I was really fortunate to grow up in a good community. A small community where you knew everyone and everyone knew you. With that, also comes gossip and the quintessential nosy neighbor.
Now, I don’t consider this a bad thing.
When I was diagnosed, and as word spread, I would encounter people that were very curious. People that are scared to ask questions would tip toe around to see how I was feeling and if I needed anything.
At first, this was a very weird situation to experience.
Over time, I found that it worked really well to just talk about what I was going through. You can read some of my previous blog posts while I was going through treatment. Mostly I was writing to keep my family and close friends informed on what was going on with me.
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My current approach
September 27, 2018 was eight years that I’ve been in remission. I am much more comfortable about having discussions and talking about my experience with cancer.
I have worked hard to let people know that it is OK. That I do want to talk about it. It became very therapeutic for me after diagnosis.
Actually, I prefer to talk to people about cancer and share my story with those that are hesitant to bring up questions.
That’s the thing about cancer, the stigma that it comes with is hard for people to grasp. It was hard at first for me to grasp. People have a tendency to overlook this reality, not because they don’t care, but because they cannot relate to the experience. I know because I was one of them.
For you survivors and even current patients going through treatment, talk about your experience. Write about your experience. As more people share their experience and their story, more attention will be brought to what cancer really is.
These Three Tips will help you ease people’s minds about being a Lymphoma Survivor.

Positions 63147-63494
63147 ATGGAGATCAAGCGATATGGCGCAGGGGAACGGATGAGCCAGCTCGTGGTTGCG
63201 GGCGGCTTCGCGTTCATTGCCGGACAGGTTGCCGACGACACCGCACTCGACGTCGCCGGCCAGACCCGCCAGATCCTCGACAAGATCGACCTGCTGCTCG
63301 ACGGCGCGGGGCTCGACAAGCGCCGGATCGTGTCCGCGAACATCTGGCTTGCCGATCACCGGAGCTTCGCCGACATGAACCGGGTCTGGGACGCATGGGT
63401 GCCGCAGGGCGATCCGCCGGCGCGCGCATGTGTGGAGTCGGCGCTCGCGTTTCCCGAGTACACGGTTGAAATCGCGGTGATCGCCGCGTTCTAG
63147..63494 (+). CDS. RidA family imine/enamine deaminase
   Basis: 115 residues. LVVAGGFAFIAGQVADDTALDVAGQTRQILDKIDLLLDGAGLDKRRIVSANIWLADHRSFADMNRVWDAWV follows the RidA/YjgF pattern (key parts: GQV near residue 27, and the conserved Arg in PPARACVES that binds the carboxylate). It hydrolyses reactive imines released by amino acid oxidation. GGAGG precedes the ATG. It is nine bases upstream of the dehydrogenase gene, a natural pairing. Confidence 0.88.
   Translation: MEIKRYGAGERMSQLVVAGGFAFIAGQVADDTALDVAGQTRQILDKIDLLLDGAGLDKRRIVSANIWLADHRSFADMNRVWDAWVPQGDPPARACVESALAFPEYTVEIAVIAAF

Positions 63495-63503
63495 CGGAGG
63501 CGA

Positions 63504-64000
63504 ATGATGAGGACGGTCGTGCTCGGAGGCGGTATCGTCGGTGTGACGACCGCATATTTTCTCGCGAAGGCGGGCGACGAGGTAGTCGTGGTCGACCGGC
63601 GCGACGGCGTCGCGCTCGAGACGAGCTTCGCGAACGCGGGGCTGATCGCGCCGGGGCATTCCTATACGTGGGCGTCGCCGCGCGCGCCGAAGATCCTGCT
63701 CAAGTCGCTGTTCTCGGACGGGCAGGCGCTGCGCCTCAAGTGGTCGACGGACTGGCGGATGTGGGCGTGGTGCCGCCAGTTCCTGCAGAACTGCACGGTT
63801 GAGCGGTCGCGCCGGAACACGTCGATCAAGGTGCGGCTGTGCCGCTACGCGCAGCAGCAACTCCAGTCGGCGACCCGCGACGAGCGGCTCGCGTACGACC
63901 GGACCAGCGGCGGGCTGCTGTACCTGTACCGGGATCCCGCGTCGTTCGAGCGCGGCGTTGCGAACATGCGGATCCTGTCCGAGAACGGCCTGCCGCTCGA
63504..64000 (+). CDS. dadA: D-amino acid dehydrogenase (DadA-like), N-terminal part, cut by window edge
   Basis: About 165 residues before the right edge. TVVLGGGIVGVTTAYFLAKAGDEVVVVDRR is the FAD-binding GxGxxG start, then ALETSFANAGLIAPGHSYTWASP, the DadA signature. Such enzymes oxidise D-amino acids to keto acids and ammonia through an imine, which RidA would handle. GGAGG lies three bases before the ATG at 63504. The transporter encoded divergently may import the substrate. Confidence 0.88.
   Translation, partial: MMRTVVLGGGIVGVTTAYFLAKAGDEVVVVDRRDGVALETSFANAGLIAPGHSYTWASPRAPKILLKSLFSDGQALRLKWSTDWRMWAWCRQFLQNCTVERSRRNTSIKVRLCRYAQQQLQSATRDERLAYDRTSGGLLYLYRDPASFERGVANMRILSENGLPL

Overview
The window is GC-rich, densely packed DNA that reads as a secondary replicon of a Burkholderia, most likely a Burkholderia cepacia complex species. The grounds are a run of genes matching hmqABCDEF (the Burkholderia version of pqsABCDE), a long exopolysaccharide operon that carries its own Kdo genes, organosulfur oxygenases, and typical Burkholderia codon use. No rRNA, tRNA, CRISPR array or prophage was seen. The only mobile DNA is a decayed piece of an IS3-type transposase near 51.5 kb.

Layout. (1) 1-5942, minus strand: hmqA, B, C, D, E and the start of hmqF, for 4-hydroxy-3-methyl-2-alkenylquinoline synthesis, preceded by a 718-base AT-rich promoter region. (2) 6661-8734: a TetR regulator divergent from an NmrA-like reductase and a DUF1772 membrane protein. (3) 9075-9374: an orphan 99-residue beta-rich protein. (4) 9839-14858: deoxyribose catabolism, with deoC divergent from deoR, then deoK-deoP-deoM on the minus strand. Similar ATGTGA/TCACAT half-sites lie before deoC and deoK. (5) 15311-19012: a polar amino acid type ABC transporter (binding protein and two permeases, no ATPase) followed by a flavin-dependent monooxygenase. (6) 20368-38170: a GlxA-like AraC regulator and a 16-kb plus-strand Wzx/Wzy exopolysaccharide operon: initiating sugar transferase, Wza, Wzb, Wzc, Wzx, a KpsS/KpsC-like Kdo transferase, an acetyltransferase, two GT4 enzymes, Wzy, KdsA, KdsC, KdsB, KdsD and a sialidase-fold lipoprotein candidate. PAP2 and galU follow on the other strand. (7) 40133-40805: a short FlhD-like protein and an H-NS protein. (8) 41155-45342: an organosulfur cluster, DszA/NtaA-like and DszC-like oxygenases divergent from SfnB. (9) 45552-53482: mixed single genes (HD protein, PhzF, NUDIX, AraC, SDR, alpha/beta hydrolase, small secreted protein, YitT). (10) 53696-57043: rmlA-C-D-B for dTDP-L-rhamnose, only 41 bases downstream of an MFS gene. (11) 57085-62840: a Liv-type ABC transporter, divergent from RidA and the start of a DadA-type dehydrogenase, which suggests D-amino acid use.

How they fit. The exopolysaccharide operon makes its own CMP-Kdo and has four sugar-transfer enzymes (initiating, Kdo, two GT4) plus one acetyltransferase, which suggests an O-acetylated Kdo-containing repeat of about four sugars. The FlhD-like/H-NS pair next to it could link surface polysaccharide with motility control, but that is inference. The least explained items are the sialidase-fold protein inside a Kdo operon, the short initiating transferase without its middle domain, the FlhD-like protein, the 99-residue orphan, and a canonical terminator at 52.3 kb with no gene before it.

1. The Awkward Silence
The best way to approach this issue is to come out with a big smile and reassure the individual that its ok. Let them know that it’s a crazy world and life can throw some wild curve balls. Your just in the middle of a good one right now.
Your mindset is critically important, how you approach each individual will help prepare you for the truly big issues that you are facing. And as long as you’re in a growth mindset and constantly learning from the experience, that’s your chances of surviving have gone up dramatically!
2. The Over Apologetic
Then there are those that don’t know what to say and nervously babble how sorry they are that you have to go through this experience.
I get it, they are concerned and don’t really know how to approach the situation. So they let their nerves do all the talking.
I’ve had to interrupt a number of people that just wouldn’t stop talking. Tell them with a very firm tone to STOP. Take a deep breath in front of them, calmly let them know that you understand there concern and more than happy to answer any questions they have.
You have to take control of the situation in order to have the mental bandwidth to deal with everything that is going on.
I sit on the fence with this one. These individuals are going to challenge you the most out of any one else. The people that you feel are avoiding you are perhaps some of you closest friends or family. Most likely don’t know what to say or do when they see you. They don’t reach out or haven’t offered to help. This is the Awkward Silence but to the extreme!
There’s two ways to approach this.
1. Is to call them out and ask what’s the the deal. Or 2. Give it some time. There is a chance that both of you are not ready to face the challenge of the conversation. Back to that Mental Bandwidth idea.
The main reason why I’m on the fence is there are those that you may wonder why you haven’t talked to them about your situation. Some may feel like they don’t have anything to say. That’s the thing about Cancer, you will undoubtedly lose some friends and acquaintances along the way.
This is where you have to dig deep and have the courage to know that there are some people that will never understand what’s going on.
And that you may Never get an answer…